Not least among the presenters was Gale Banks, who talked about the performance potential inherent in the existing and future Duramax engines. Gale Banks Engineering is considered an OEM by GM Powertrain Division, meaning that the company is permitted to sell the Duramax into a variety of markets. These include military, racing and hot rod markets worldwide. In addition, Gale Banks Engineering is the exclusive marine OEM for Duramax in North America.
Banks talked about the long history his company has working with the Duramax, and showed some of the newest turn-key variations on the engine that had been produced for a variety of customers. These included the mind-blowing Duramax Super Sequential Twin-Turbo, which delivers near-peak power off idle by means of a supercharger and two turbochargers combined. A model of the engine was available for attendees to scrutinize. Banks recently shipped two Duramax super/turbo engines to a marine customer in New Orleans, and more are being built. Gale Banks Engineering has logged thousands of dyno hours on Duramax engines, and developed a proprietary engine controller and wire harness for the upfitted diesels the company sells.
In commenting about the new LML Duramax, Banks noted a few changes. These included a revised oiling circuit that includes a dedicated feed for the turbocharger, for increased pressure at the turbo and faster oil delivery. There is also an improved gear-driven oil pump that delivers 21-percent greater capacity, for increased oil pressure at lower speeds, and enhanced piston cooling. The main bearings’ profiles are also different in the LML, to increase oil film thickness, which enhances durability.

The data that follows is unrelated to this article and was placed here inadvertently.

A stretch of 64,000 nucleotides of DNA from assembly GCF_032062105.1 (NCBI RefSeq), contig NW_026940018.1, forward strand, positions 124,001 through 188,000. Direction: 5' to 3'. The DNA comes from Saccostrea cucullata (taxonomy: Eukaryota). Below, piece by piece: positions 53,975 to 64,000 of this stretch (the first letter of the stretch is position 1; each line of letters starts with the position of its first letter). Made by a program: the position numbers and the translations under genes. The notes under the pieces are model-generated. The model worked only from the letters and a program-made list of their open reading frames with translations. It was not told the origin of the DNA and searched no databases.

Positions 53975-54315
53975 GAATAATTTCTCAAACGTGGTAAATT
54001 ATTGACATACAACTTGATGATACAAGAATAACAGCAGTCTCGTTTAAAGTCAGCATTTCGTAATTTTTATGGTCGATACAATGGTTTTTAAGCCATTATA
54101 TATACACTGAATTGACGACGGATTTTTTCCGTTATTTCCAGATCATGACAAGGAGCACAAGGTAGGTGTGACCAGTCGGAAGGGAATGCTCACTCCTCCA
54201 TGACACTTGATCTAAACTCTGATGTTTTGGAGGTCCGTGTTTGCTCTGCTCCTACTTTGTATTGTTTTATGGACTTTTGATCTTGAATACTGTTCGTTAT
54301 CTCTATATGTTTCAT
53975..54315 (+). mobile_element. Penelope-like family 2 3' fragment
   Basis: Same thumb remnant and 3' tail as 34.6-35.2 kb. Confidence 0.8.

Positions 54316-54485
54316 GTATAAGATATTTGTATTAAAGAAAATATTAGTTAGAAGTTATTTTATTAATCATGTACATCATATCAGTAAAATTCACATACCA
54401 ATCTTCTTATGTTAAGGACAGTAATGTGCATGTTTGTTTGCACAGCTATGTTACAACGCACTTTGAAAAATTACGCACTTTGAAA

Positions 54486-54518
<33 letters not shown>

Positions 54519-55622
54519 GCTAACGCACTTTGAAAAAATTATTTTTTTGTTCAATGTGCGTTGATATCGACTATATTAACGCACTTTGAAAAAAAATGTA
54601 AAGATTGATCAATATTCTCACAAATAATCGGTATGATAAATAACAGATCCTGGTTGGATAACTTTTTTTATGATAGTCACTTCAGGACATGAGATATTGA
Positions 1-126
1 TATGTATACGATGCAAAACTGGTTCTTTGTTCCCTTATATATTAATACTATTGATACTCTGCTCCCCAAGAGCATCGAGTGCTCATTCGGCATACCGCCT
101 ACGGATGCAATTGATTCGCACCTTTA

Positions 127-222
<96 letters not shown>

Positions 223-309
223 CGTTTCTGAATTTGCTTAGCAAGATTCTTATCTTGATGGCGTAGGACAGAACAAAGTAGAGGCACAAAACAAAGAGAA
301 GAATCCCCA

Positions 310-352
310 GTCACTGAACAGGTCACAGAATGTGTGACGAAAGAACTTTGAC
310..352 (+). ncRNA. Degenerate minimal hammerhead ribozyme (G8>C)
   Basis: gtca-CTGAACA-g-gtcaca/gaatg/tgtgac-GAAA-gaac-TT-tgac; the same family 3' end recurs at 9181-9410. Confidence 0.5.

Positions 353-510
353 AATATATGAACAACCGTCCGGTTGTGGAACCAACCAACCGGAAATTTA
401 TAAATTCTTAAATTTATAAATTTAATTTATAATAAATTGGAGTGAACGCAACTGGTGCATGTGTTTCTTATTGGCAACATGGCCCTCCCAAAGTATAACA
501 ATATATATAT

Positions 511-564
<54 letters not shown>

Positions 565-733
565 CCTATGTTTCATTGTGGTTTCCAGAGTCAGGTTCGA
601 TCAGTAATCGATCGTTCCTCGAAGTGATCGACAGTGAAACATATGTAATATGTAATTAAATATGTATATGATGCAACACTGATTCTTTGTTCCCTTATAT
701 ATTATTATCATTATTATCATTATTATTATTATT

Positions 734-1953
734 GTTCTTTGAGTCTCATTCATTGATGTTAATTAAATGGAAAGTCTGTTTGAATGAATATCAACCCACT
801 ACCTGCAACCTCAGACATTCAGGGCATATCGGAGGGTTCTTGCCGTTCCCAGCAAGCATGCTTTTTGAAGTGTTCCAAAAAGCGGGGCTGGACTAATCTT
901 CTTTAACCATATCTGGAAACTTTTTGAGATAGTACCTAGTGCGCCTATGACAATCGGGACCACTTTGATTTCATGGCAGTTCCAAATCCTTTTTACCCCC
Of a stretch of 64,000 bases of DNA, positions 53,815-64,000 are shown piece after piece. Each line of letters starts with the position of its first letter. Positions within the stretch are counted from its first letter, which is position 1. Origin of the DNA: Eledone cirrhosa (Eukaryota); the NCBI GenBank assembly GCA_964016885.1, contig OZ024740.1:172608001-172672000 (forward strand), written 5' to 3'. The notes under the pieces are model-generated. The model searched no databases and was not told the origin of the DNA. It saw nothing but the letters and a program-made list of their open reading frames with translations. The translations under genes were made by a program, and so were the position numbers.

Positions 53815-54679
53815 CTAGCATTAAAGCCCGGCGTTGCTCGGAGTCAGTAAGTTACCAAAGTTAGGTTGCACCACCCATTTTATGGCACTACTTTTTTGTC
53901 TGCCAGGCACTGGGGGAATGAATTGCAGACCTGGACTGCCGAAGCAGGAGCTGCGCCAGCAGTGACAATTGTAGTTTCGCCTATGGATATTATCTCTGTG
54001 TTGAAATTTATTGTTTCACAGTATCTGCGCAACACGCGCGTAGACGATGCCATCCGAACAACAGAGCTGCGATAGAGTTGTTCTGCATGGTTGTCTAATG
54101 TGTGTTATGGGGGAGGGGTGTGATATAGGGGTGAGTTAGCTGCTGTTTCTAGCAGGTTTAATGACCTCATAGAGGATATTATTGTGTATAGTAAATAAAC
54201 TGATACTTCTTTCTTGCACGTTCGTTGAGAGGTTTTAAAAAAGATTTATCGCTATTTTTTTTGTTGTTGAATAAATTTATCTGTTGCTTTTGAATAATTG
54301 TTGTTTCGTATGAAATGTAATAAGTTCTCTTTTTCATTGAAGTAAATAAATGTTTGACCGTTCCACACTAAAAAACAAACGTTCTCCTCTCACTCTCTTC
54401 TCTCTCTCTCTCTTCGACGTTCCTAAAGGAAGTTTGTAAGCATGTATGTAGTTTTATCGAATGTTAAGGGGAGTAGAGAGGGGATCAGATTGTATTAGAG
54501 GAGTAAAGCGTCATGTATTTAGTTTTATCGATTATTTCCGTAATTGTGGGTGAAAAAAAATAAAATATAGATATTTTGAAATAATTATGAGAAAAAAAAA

Also on hand were a number of “lead users”, including aftermarket specialists who are among the more visible Duramax enthusiasts in the marketplace today. A number of them brought in vehicles they have built or were working on, as a way of illustrating the performance potential of the engine. These included specially modified and tuned vehicles owned by Ruben Angles and Jason Nichols, plus a 2005 Kodiak 4500 owned by John James that he uses for work and drag racing. Pat and Kathy McSwain were there with two trucks, including Pat’s well-known 2005 Chevrolet world land speed record holder. The newest of the tuned trucks was Mike Lovrich’s LML-powered 2011 Chevy. Lovrich is a Banks “beta tester” who is helping to test and verify a newly-developed intake/exhaust combination soon to be offered by Banks Power, the retail arm of Gale Banks Engineering. Attendees heard about how “clean and green” parts will be developed for the LML, and how they will be tested to be sure they do not violate emissions regulations or harm the OEM emissions equipment.
At the end of the session, attendees had access to the speakers and time to network with each other over a catered lunch. Based on feedback from the group of industry insiders on hand that day, it seems assured that Duramax engines, and the new LML, will continue to be the preferred power source in the diesel marketplace for a long time to come.